The effort is part of Iran’s quest to become a regional powerhouse in advanced science and technology by 2025. In particular, Iran is striving for achievements in medicine and in aerospace and nuclear technology.

Iran’s nuclear work has led to an international showdown over Western claims that it wants to develop atomic weapons. Iran says its nuclear activity is aimed at generating electricity, not the bomb.

The cloning of sheep and other animals could lead to advances in medical research, including using cloned animals to produce human antibodies against diseases, Isfahani said.

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Scientists Discover a Hidden “Memory” Switch in Our Brains

If you’ve e ver been educated, and the fact that you’re reading this means that you either have or are extremely good at guessing, you’ve tried to find a way to enhance your memory. Reading things ten times, flash cards, enough coffee to accelerate an elephant to eighty-eight miles an hour – and none of them work. Now scientists may have found an all-purpose “memory on” switch hiding in your head.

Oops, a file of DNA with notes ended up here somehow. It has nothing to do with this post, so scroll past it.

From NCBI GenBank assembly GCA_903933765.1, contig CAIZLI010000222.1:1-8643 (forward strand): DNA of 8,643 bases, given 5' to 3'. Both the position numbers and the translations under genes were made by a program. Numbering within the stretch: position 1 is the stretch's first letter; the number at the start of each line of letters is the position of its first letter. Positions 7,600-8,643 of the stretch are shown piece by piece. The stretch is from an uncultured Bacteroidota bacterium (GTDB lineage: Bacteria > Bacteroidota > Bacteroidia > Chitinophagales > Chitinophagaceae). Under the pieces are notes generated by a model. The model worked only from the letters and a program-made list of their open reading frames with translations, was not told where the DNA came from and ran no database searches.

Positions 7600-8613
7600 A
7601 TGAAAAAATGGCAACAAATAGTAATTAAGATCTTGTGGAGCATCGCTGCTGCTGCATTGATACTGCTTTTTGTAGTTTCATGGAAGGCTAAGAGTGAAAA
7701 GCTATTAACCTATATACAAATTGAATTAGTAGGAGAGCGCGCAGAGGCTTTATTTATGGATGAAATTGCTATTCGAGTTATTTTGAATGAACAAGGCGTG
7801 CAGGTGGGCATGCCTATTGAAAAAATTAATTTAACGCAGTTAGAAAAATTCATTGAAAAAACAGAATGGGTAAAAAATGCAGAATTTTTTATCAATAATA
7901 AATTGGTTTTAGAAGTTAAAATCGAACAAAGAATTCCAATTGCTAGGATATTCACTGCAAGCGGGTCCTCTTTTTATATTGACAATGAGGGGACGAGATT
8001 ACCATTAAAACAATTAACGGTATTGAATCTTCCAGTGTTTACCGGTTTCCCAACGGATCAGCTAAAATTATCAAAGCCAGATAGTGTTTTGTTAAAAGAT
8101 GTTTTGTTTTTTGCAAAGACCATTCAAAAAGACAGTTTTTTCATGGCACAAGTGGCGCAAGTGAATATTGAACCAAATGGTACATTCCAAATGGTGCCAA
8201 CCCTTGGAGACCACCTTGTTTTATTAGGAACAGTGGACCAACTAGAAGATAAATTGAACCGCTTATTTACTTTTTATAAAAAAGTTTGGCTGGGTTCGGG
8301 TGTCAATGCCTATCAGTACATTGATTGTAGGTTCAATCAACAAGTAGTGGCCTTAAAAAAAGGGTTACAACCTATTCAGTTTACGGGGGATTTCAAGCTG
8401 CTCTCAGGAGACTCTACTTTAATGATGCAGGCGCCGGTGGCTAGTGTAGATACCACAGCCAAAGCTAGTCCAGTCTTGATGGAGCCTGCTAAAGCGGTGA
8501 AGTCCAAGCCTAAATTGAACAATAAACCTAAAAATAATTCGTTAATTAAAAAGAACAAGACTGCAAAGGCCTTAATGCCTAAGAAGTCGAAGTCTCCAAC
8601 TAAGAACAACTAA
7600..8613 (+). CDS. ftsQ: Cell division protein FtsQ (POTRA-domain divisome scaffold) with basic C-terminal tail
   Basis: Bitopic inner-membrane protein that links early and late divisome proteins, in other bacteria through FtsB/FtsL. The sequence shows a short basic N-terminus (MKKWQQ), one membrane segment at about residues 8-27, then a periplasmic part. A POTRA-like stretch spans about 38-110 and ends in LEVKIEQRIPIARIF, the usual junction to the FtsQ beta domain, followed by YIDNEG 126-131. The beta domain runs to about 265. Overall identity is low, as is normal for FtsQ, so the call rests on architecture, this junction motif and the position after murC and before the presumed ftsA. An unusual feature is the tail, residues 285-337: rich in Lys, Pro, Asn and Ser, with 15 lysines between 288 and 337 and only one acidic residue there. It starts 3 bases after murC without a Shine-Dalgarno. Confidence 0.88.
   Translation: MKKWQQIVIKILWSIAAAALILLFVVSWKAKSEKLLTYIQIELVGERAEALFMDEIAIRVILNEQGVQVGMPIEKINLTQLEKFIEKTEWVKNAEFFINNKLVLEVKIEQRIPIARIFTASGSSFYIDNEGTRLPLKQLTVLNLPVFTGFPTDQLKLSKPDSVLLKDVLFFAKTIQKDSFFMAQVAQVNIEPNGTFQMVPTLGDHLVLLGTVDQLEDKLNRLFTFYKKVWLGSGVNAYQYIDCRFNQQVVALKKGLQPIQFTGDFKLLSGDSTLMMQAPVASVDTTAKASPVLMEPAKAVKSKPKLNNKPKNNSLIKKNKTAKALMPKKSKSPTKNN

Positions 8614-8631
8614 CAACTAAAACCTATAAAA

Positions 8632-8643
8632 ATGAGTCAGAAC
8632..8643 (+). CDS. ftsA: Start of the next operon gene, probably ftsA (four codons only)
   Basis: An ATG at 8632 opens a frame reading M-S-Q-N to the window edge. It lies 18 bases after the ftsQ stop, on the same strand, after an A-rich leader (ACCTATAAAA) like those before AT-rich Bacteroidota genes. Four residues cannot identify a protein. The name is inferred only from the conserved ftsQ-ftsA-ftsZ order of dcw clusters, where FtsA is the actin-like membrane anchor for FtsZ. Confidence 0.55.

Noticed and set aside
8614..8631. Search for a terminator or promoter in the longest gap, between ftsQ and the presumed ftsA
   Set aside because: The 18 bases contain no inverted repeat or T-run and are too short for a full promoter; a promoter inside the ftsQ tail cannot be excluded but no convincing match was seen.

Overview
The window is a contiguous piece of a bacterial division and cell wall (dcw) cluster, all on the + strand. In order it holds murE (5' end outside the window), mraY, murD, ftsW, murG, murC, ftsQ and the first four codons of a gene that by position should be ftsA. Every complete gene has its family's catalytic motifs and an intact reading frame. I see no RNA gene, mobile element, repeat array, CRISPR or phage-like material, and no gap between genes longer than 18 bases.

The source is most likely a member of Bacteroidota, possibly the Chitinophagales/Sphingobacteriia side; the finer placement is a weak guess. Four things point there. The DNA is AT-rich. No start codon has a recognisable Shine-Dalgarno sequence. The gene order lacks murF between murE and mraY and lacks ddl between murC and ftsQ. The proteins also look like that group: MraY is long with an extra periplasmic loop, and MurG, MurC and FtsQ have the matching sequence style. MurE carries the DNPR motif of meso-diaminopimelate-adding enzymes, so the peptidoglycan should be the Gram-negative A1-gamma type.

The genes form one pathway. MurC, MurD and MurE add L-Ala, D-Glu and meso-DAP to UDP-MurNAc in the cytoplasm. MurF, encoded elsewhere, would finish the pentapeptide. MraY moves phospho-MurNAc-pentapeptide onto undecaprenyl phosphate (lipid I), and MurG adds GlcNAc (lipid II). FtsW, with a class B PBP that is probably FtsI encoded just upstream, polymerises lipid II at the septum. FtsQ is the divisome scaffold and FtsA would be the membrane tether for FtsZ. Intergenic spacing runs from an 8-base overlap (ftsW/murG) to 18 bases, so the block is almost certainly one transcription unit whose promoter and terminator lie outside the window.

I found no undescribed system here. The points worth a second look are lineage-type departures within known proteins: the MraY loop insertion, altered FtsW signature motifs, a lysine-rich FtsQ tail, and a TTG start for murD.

A team of German an UK researchers have applied magnetoencephalographic techniques to look inside the very living brain of dozens of people, and if that fact doesn’t impress you chalk one up to “humans can get used to anything.” These people have machines that can scan your mind and draw maps! Sure, those maps are like urban planners trying to document a computer chip, not really sure of which does what or how to represent it, but we can still see some general functions from all the data acquired.

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Medicine goes digital

The convergence of biology and engineering is turning health care into an information industry. That will be disruptive, says Vijay Vaitheeswaran (interviewed here), but also hugely beneficial to patients.

Innovation and medicine go together. The ancient Egyptians are thought to have performed surgery back in 2750BC, and the Romans developed medical tools such as forceps and surgical needles. In modern times medicine has been transformed by waves of discovery that have brought marvels like antibiotics, vaccines and heart stents.

Given its history of innovation, the health-care sector has been surprisingly reluctant to embrace information technology (IT). Whereas every other big industry has computerised with gusto since the 1980s, doctors in most parts of the world still work mainly with pen and paper.